FROM THE VAULT: 1970s bring political change to Mississippi
Women break the glass ceiling, and Republicans gain traction.
JACKSON, Miss. (WLBT) - In 1975, something happened that had never happened in Mississippi before: Voters elected a woman to serve as lieutenant governor.
Democrat Evelyn Gandy had previously been elected insurance commissioner and state treasurer. She is still the only woman to be elected to all three of those statewide offices.
Gandy died in 2007, but she’d lived long enough to see another woman in the lieutenant governor’s office. Fellow Democrat Amy Tuck was elected in 1999.
“We believe she’ll make this state an outstanding lieutenant governor,” Gandy told WLBT on the night Tuck was elected.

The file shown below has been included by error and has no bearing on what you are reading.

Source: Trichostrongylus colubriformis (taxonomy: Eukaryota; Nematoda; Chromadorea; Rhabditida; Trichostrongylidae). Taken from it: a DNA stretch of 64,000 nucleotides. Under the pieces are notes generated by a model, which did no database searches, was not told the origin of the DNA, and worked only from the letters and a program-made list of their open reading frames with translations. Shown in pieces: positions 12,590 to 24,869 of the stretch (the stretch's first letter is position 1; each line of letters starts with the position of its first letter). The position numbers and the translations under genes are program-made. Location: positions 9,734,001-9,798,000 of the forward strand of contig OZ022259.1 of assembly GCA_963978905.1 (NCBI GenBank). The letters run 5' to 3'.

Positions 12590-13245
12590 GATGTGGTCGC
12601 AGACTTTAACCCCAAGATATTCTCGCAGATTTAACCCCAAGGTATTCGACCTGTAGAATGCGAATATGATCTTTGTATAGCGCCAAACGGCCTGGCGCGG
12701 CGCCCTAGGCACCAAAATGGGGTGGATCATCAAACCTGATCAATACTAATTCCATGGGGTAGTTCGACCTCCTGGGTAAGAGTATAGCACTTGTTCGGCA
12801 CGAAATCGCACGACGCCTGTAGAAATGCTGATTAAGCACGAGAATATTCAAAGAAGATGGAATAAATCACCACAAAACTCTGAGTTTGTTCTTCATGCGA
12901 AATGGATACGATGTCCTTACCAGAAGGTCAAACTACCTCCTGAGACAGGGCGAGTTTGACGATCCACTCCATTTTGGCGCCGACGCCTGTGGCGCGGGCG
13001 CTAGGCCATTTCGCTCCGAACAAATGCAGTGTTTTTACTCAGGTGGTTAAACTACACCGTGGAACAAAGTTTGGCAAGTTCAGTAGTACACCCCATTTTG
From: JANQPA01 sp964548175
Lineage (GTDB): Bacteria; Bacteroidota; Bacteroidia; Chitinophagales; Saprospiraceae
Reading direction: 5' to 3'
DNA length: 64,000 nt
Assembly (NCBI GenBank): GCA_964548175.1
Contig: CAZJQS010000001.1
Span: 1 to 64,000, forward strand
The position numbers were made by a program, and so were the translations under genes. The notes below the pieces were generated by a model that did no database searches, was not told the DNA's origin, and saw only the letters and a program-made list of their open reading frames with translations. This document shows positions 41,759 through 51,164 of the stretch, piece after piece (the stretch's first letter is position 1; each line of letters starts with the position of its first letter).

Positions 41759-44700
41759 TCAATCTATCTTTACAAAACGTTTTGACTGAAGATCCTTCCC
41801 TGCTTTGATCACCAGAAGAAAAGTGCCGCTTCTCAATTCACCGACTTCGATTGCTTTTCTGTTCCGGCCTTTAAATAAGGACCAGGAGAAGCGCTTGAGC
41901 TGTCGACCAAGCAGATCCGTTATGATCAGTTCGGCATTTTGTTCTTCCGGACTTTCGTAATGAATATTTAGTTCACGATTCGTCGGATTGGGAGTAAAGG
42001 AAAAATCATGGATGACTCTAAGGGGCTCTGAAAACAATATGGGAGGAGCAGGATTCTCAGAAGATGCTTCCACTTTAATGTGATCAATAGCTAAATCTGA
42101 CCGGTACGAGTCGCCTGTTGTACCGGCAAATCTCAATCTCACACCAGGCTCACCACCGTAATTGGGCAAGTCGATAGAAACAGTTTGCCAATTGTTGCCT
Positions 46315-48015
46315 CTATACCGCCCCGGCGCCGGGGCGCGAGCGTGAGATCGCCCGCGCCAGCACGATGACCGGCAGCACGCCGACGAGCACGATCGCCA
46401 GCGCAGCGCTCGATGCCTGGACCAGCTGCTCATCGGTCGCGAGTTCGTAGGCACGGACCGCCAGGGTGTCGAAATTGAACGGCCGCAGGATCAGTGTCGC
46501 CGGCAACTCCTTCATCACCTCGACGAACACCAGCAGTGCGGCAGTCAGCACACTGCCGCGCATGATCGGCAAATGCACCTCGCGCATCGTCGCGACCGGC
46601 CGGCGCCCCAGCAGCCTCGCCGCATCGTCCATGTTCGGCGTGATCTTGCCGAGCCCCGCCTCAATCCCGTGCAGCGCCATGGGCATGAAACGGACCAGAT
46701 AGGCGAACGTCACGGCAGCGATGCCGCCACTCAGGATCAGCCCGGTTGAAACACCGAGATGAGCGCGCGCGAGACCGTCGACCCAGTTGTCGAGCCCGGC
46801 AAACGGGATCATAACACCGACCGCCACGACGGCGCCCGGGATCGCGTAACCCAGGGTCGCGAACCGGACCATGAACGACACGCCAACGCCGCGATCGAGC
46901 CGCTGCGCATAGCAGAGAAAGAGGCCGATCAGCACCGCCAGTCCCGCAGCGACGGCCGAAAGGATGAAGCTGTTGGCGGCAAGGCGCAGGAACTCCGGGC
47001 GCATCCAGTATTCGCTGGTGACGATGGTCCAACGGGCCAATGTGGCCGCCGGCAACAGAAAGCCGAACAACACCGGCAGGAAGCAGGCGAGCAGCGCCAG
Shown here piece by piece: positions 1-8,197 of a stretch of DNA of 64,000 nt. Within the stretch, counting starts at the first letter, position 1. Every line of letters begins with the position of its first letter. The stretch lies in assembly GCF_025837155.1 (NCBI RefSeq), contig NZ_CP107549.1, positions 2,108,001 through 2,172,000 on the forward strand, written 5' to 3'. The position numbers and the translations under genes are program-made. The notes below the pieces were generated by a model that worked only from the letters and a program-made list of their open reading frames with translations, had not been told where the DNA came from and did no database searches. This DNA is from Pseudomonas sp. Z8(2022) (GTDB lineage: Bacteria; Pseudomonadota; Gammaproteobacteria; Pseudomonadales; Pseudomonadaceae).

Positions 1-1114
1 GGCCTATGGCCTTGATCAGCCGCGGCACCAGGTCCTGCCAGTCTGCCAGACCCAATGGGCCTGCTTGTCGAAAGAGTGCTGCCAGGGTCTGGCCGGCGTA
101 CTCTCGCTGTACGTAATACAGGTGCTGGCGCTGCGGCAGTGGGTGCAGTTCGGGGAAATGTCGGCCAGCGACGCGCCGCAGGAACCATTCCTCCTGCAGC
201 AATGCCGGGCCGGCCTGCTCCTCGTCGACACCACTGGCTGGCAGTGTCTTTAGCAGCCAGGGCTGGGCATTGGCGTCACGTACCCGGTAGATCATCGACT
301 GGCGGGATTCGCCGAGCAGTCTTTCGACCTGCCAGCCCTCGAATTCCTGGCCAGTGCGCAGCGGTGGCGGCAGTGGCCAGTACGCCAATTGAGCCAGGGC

After about three years on the job, Tuck made headlines again when she switched to the Republican party.
“Yesterday I represented the people of Mississippi as a Democrat,” Tuck said at a news conference in the Capitol rotunda on December 2, 2002. “Today, I am honored to represent the people of Mississippi as a Republican.”
Tuck got re-elected in 2003 and served another four-year term.
Tuck’s switch to the GOP reflected a larger shift that also had its roots in the ‘70s. In 1978, Congressman Thad Cochran became the first Republican Senator from Mississippi since Reconstruction, replacing longtime Democratic Senator Jim Eastland.
Ten years later another Republican, Congressman Trent Lott from the Coast, replaced longtime Democratic Senator John Stennis.
The days when nearly every political race in Mississippi was decided in the Democratic primary were gone, replaced by a mostly competitive two-party system.
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